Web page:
On January 4, 1792, descriptions from President Washington's disclosed plan for the "City of Washington, in the district of Columbia" were published in The Gazette of the United States, Philadelphia. Lot "D" was set aside and designated for "A church intended for national purposes, ..., assigned to the special use of no particular sect or denomination, but equally open to all." The National Portrait Gallery now occupies that site. A century later in 1891, a meeting was held to revive plans to build the church intended for national purposes. It was to be a Christian cathedral.
In 1893 the Protestant Episcopal Cathedral Foundation of the District of Columbia was granted a charter from Congress to establish the cathedral and the site on Mount Saint Albans was chosen. Bishop Satterlee chose Frederick Bodley, England's leading Anglican church architect, as the head architect. Henry Vaughan was selected to be the supervising architect. The building of the cathedral finally started in 1907 with a ceremonial address by President Theodore Roosevelt. When construction of the cathedral resumed after a brief hiatus for World War I, both Bodley and Vaughan had passed away; American architect Philip Hubert Frohman took over the design of the cathedral and is known as the principal architect. The Cathedral has been the location of many significant events, including the funeral services of Woodrow Wilson and Dwight Eisenhower. Its pulpit was the last one from which Martin Luther King, Jr. spoke prior to his assassination. The Cathedral is the burial place of many notable people, including Woodrow Wilson, Helen Keller, Admiral George Dewey, Bishop Satterlee and the architects Henry Vaughan and Philip Frohman.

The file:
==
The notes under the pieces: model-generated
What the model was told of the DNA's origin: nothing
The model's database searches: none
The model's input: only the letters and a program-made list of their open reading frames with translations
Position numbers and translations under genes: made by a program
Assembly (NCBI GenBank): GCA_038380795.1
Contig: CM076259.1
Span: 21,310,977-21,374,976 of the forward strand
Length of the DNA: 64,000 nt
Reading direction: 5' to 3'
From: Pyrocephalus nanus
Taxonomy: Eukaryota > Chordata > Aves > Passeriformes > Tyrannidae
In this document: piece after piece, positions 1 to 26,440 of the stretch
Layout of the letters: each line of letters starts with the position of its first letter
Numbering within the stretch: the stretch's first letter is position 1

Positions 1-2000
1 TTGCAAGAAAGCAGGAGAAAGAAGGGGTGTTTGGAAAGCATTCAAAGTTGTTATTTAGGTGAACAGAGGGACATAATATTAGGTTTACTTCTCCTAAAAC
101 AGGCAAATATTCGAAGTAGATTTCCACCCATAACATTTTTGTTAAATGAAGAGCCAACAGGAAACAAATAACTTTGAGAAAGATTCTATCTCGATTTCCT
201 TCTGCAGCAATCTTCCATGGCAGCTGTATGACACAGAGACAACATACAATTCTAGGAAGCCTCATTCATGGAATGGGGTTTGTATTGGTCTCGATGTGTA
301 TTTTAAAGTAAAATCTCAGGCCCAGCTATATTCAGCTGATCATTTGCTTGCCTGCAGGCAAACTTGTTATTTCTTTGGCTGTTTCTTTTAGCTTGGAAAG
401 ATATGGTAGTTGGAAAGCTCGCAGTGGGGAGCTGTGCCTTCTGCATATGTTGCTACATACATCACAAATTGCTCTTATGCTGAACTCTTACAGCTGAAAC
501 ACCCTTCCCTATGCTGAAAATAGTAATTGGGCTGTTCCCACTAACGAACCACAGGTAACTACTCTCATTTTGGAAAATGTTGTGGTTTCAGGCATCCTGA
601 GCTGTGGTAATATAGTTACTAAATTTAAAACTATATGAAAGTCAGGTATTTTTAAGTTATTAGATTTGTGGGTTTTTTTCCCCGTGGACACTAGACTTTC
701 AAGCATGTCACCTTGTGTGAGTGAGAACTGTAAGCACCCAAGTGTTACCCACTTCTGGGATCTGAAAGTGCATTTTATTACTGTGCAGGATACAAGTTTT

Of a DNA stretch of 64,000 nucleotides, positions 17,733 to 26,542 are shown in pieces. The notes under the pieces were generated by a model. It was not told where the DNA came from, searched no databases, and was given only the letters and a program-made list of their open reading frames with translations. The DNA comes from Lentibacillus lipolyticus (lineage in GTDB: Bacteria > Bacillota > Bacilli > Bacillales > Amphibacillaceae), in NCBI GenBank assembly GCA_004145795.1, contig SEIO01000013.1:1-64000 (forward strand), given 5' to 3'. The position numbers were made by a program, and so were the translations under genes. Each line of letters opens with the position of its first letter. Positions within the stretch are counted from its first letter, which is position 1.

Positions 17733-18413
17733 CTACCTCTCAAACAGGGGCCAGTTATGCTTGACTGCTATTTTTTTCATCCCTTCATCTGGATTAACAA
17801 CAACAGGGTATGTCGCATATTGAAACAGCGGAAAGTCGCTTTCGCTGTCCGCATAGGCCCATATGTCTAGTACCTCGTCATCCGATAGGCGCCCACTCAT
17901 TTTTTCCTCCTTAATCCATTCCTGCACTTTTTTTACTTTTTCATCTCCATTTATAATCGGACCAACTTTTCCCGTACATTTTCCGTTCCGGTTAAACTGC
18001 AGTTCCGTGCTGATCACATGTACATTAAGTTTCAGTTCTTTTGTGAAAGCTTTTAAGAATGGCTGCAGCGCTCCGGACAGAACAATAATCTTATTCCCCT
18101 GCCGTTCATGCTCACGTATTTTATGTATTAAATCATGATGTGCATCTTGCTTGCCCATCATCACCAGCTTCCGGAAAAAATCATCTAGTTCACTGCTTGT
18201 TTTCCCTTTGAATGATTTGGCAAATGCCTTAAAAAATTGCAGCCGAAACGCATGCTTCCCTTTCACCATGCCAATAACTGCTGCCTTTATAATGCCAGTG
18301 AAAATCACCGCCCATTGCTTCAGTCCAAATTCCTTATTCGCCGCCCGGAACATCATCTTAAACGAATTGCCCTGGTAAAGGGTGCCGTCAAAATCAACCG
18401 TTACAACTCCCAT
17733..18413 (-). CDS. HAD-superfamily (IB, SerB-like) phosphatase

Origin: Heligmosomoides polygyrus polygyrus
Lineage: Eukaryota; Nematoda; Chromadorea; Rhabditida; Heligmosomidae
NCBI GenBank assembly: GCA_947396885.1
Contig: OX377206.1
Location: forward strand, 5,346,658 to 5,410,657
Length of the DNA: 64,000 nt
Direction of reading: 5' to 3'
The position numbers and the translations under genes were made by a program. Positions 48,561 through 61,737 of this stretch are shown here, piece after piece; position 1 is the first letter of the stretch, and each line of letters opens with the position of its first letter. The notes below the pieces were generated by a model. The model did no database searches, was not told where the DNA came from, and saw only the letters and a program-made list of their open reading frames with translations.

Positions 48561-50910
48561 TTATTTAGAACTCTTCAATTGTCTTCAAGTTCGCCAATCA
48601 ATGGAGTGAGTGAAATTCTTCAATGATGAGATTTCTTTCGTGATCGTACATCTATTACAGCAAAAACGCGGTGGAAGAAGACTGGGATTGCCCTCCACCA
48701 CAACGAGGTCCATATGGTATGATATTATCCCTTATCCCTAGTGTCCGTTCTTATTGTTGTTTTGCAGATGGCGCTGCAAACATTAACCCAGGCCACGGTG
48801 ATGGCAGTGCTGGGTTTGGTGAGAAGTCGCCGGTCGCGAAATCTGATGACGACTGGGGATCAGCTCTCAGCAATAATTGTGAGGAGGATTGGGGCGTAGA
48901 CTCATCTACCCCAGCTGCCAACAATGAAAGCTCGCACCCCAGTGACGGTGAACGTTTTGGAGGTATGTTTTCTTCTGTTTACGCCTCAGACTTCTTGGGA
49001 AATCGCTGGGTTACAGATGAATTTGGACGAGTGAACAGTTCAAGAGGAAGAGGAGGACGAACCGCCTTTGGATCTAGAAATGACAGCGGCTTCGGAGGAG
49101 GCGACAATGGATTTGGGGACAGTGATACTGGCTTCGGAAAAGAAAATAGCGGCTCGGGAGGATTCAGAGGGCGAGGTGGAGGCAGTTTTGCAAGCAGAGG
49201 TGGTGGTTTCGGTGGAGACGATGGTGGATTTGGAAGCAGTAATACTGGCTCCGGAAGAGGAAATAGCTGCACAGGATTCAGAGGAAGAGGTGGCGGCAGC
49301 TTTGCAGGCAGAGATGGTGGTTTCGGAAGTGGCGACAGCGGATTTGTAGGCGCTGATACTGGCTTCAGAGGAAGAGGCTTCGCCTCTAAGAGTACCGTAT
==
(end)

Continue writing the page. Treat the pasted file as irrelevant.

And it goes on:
The Cathedral is located at the corner of Wisconsin and Massachusetts Aves. The hours the Cathedral is open varies due to time of year, day of week, and special events, but it is open every day. See their website for more information. Metro stop: Tenleytown/AU